Jayde Rabnott is now back to her normal and outgoing self after being diagnosed with anxiety from a contraceptive pill. Photo Allan Reinikka / The Morning Bulletin
Jayde Rabnott is now back to her normal and outgoing self after being diagnosed with anxiety from a contraceptive pill. Photo Allan Reinikka / The Morning Bulletin Allan Reinikka

Contraceptive pill turned my life upside down

IT WAS October 1 and Rockhampton's Jayde Rabnott woke with a sickening feeling in the pit of her stomach, continuous shakes and a fear of leaving her bedroom.

That's how she spent much of the next two months.

The death of a British woman, reportedly linked to her contraceptive pill, has generated plenty of conversation amongst Rockhampton women on social media.

Jayde is one of those who shared her thoughts.

For those who know the bubbly 22-year-old, her behaviour was completely out of character.

"I can remember the day when it first happened," she said.

"I went to the chemist because I thought I was low in Vitamin B and that's why I was shaking but when I was at the chemist I was so anxious, I just remember it being so noisy and I was freaking out. I then went into work and just broke down crying.

"I had all of October off work because I couldn't leave my bedroom or the house, couldn't drive my car and couldn't go to any social events because I had this constant feeling of anxiety and nausea.

When this was happening I was so confused because I'm such an outgoing, confident person and this person who I was turning into was not me."

In November, Jayde, a legal assistant, was diagnosed with an anxiety and panic disorder.

She's convinced this was brought on because of the contraceptive pill, Levlen, which she was taking daily at the time.

"I started reading all of these blogs from other girls who were on it and had the exact same thing happen to them; some girls in my workplace also went through a similar thing while on this pill," she said.

Since taking herself off the pill in January, Jayde said she had returned to her normal self and no longer suffered.

Dr Geoff Cashion from Allenstown Medical Centre said it was important to explore all options before choosing the contraceptive pill and keep in mind that every drug has side effects.

"Any medication has side effects on your health and if you do develop those symptoms you should follow up with your doctor," he said.

"It's not uncommon to see changes related to mood or anxiety when using these pills so women should always stay in close contact with their GP when on these medications.

"Blood clots and migraines are the major things GPs think about in terms of common side effects of the pill but there are side effects that are less common but are still very serious.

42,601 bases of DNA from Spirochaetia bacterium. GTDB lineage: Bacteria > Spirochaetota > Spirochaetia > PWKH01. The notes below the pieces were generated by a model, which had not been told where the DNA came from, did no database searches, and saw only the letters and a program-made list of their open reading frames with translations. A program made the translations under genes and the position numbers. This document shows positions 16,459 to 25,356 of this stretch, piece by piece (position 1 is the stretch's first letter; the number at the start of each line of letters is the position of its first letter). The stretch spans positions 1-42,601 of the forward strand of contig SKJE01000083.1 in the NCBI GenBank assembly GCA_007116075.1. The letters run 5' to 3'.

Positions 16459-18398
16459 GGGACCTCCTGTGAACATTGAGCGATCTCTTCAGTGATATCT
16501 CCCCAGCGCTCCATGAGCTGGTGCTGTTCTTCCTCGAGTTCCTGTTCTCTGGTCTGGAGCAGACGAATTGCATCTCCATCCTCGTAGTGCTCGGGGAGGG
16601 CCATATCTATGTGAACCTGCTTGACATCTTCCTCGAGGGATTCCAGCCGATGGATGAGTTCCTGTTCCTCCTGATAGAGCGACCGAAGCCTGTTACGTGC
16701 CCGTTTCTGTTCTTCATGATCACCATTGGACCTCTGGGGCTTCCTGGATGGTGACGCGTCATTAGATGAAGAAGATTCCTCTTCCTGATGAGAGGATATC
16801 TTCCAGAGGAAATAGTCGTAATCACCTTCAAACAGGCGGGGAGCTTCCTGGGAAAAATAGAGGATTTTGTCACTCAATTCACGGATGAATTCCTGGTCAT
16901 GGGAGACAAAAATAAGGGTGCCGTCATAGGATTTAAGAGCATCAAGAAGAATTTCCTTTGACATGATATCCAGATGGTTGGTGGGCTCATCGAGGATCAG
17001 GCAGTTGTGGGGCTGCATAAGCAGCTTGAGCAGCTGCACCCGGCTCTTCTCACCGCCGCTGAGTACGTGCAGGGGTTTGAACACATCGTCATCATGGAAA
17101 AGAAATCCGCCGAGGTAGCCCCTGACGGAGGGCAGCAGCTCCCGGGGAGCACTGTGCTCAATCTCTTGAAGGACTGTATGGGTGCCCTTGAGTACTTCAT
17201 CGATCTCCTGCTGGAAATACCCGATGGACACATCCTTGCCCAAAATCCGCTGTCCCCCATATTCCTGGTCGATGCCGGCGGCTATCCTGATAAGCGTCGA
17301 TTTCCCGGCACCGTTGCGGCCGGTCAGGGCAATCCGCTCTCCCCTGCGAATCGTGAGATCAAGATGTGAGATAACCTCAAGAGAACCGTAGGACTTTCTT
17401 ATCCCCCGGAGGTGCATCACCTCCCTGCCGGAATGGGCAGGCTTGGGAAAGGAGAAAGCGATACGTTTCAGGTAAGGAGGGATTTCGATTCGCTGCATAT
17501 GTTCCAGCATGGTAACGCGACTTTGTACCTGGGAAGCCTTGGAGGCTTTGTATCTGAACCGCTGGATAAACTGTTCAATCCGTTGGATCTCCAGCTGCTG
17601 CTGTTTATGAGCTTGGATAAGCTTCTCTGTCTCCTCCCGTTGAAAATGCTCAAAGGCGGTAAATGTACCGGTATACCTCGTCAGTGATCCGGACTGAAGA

"It's always good to consider all options, including longer-term items such as implantation devices, before deciding on the pill.

"Women should talk to their GP about what alternatives are out there and whether the pill is right for them."

Do you think your oral contraceptive pill has caused you depression or other mood changes?

This poll ended on 06 June 2015.

Current Results







This is not a scientific poll. The results reflect only the opinions of those who chose to participate.

Jayde said she has been back in full-time work since March.

"I still take my anti-depressants and see my psychologist but I know that eventually I won't need them because I feel so different now that I'm off that pill. I will never take the pill again, no matter what brand it is, because it ruined my life and I can't go through that again.

"I had to push myself to get past it and force myself to fight this because I could have easily just accepted it and lived with anxiety the rest of my life.

"This pill has ruined my confidence; I lost friends over it because they didn't understand. 

"I feel so good now that Levlen is out of my life and the outgoing, confident, social person I am has returned. I'm finally back."

Information available about combined oral contraceptive pills such as Levlen includes risks of side effects such as clotting and embolisms, depression, increased blood pressure and cholesterol, and headaches in a small number of patients.

Research about reported levels of depression and mood alterations is yet to find strong links between the medication and emotional disturbances but this is inconclusive and several mechanisms for this occurring have been proposed.

The Bulletin contacted Levlen, but did not receive a response before deadline.

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